Tuesday, November 29, 2016

Controllers vs. Orchestrators

If you’re like me, you probably have a hard time figuring out exactly what is meant by various terms used in the network and cloud automation space. Sometimes it seems like we use the same term for a wide variety of different technologies that are only vaguely related. At other times, we use different terms to talk about similar technologies that differ in only subtle ways.

The best example of the first issue is the term Software Defined Networking (SDN). While the ONF at least provided a definition of this term (“physical separation of the control plane and the forwarding plane”), that definition was obsolete almost as soon as it was conceived. In fact, technology from the first successful SDN company (Nicira—now VMware NSX) arguably was not SDN at all, since it had nothing to do with “separating the control plane from the forwarding plane”. Instead, Nicira was a network virtualization platform for creating and managing virtual network overlays. Even today, pure (Openflow-based) SDN implementations are rare, and it seems that any network technology that relies on a “controller” is called SDN independent of whether that controller gets involved in control plane functionality or not.

That brings us to the second issue: what the heck is a controller anyway, and how is it different from other technologies that provide similar functionality? If an SDN controller manages the life-cycle of virtual network overlays, is it really still a controller? In the cloud space, technologies that manage the life-cycle of services and the (virtualized) components from which the service is constructed are called orchestrators. Given that most SDN controllers are used for managing virtual networks, shouldn’t they be called network orchestrators instead? What is it about an SDN controller that makes it a controller and not an orchestrator?

This may seem like intellectual nit-picking. However, finding similarities (as well as differences) between technologies from different domains can help simplify architectures, and in my opinion getting the architecture right is key to creating long-term sustainable technologies. For example, if SDN controllers are really orchestrators, then perhaps we should use common architectural constructs and common technologies for both. Specifically, shouldn’t we use the same declarative model-based approaches to interact with SDN controllers as we do with orchestrators?

I believe the lack of crispness in today’s SDN terminology is the result of some sloppy early SDN architecture work that completely ignored the management plane. The control plane was implemented by a controller, which communicated with multiple network elements that together implemented the forwarding plane. The management plane was nowhere to be found, nor was any integration with NMS and/or OSS systems. As a result, whenever management functionality was needed, implementers just shoved it into the controller since that was the only convenient place in which to put it.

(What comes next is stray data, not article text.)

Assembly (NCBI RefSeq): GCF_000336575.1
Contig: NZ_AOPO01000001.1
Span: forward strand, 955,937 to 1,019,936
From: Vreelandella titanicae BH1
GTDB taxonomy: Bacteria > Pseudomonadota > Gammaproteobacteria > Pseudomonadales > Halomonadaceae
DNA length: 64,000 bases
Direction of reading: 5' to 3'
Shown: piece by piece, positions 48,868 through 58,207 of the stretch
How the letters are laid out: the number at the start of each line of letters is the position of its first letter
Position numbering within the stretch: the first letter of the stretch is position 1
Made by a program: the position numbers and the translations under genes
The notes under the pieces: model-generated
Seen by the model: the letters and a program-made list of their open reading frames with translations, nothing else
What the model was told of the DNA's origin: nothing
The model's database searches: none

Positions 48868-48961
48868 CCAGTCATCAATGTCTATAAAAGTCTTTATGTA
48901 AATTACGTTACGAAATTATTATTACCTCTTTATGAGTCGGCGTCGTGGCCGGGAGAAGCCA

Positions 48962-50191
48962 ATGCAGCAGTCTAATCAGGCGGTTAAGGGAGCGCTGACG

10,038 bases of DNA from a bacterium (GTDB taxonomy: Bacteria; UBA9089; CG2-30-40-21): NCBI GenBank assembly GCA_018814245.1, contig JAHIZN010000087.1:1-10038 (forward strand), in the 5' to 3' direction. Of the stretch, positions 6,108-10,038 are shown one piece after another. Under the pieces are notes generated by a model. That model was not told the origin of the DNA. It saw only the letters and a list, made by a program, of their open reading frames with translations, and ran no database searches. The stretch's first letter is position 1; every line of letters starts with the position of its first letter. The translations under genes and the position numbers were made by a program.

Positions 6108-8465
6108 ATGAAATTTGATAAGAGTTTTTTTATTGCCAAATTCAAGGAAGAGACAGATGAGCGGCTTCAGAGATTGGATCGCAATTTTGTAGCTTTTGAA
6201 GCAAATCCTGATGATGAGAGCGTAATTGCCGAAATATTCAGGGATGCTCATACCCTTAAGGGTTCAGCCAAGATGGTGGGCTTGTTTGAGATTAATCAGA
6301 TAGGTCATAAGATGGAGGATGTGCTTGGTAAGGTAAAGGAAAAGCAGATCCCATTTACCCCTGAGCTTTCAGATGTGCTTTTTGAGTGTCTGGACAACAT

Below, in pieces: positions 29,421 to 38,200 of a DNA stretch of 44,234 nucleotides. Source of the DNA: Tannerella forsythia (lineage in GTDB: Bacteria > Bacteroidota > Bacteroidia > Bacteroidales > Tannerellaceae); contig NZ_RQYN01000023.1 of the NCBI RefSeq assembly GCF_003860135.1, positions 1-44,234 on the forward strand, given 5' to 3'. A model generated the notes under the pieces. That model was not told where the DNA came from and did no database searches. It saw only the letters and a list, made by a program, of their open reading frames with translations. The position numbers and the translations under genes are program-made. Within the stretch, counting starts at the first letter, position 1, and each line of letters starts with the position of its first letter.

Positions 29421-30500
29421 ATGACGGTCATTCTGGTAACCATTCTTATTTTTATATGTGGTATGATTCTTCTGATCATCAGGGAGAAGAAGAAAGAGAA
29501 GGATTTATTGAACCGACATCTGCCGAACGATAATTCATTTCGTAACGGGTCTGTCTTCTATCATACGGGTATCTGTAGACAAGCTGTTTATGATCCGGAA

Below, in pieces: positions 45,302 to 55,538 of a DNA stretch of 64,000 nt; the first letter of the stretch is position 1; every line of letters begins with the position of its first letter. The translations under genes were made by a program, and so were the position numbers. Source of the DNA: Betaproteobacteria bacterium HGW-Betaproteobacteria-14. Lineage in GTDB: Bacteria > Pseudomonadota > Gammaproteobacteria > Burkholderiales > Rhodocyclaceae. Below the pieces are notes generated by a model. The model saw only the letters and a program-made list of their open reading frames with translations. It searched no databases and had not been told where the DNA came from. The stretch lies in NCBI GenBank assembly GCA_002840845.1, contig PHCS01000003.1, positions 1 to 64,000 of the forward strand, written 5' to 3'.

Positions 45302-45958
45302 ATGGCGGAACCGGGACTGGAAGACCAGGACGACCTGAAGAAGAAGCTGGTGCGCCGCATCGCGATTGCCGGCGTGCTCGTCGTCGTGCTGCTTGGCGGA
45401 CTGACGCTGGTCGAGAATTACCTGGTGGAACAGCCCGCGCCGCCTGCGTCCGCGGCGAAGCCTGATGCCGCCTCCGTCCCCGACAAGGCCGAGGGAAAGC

This suggests that to start rationalizing terminology, we should start by more clearly organizing different functions along the three planes traditionally used in the networking world:

  • The forwarding plane is responsible for forwarding data traffic as directed by the control plane. By the way, is has become practical in recent years to implement this forwarding functionality entirely in software, using virtual switches or software routers. Some people have started referring to such software forwarding as SDN. This is not SDN. This is just “software switching” or “software routing”. 
  • The control plane is responsible for making decisions about where to forward traffic. In an SDN world, some of the control plane functionality can be centralized in a controller, which makes it easier to provide novel forwarding functionality beyond the shortest-path or lowest-cost path algorithms used by traditional routing protocols.
  • The management plane provides the functionality used to configure and manage the other two planes. Traditional management functions include fault handling, configuration, accounting, performance management, and security. In virtualized environments, the management plane is also responsible for life-cycle management. 

Using these three different planes as a guideline, I suggest we should adopt the following rules to help improve communication in the network and cloud automation space:

  • Use the word “controller’ exclusively to refer to those software modules that actually implement control plane functionality
  • Use the word “orchestrator” to refer to the specific component of the management plane that is responsible for life-cycle management
  • Use the word “network orchestrator” (or network services orchestrator) to refer to orchestrators that have responsibility for managing the life-cycle of virtual networks.

If we rationalized terminology in this fashion, we would have an easier time coordinating discussions between cloud and networking people about virtual networks and how they fit into broader cloud-based services. Specifically, we could start harmonizing various model-driven deployment technologies.

Of course, this opens up a whole new can of worms. What exactly is a model-driven approach, and how does it relate to declarative versus imperative? Where does intent fit in? Lots more room for confusion. I hope to provide my thoughts on these terms in a future post.

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